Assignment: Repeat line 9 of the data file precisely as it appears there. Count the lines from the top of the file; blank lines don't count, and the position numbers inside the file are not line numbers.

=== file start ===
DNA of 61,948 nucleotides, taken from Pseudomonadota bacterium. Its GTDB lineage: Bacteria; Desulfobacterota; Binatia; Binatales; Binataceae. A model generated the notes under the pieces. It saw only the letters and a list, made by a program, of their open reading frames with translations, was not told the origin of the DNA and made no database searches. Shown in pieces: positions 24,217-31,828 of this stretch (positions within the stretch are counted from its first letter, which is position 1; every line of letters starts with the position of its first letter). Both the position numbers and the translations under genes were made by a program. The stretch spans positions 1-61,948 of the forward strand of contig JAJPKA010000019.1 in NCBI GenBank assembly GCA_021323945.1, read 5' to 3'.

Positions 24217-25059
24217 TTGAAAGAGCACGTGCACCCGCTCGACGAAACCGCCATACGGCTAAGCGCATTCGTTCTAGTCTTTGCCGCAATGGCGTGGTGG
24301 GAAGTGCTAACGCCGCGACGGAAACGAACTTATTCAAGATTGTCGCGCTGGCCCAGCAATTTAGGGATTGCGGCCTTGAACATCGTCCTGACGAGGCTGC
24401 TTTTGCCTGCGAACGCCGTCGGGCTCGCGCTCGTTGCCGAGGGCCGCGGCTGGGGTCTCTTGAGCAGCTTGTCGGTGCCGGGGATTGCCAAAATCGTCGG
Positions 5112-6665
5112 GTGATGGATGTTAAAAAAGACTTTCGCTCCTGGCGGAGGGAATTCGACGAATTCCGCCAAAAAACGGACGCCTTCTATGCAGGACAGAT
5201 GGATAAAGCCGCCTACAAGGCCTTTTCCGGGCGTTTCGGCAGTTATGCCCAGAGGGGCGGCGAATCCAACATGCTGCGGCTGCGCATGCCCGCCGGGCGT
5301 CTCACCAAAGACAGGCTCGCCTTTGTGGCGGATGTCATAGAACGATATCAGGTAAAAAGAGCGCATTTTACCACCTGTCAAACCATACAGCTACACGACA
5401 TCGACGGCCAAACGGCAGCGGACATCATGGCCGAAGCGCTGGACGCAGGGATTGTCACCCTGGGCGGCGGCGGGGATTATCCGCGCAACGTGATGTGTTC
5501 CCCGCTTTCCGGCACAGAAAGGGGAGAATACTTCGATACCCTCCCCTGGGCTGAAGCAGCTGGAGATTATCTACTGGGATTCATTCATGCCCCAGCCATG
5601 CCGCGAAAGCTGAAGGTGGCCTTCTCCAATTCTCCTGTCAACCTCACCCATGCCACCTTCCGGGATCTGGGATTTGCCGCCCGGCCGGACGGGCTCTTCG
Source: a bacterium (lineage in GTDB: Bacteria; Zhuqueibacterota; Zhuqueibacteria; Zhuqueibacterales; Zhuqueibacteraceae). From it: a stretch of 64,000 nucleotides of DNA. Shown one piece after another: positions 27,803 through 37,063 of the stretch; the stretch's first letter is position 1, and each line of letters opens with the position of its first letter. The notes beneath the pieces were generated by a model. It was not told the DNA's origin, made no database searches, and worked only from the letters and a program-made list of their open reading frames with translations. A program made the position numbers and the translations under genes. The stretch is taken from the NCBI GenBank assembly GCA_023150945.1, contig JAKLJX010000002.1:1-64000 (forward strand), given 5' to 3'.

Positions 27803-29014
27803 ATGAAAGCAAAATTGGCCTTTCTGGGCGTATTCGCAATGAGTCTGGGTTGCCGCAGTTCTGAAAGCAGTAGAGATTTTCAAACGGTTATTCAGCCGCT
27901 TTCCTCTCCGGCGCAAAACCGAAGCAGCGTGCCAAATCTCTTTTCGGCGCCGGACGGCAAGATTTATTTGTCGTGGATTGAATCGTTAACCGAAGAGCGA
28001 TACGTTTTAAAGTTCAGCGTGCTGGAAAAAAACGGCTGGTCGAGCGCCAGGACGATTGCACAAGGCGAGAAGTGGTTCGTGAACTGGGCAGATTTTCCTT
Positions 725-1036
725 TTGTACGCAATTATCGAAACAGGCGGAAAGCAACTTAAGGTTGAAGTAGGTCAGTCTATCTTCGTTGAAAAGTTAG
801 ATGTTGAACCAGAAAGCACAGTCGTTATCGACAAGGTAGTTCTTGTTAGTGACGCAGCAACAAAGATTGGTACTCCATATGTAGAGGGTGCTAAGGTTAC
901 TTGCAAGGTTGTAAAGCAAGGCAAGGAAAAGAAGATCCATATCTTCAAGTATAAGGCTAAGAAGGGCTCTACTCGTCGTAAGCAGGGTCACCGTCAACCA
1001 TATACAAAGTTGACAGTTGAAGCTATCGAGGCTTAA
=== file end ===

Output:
5301 CTCACCAAAGACAGGCTCGCCTTTGTGGCGGATGTCATAGAACGATATCAGGTAAAAAGAGCGCATTTTACCACCTGTCAAACCATACAGCTACACGACA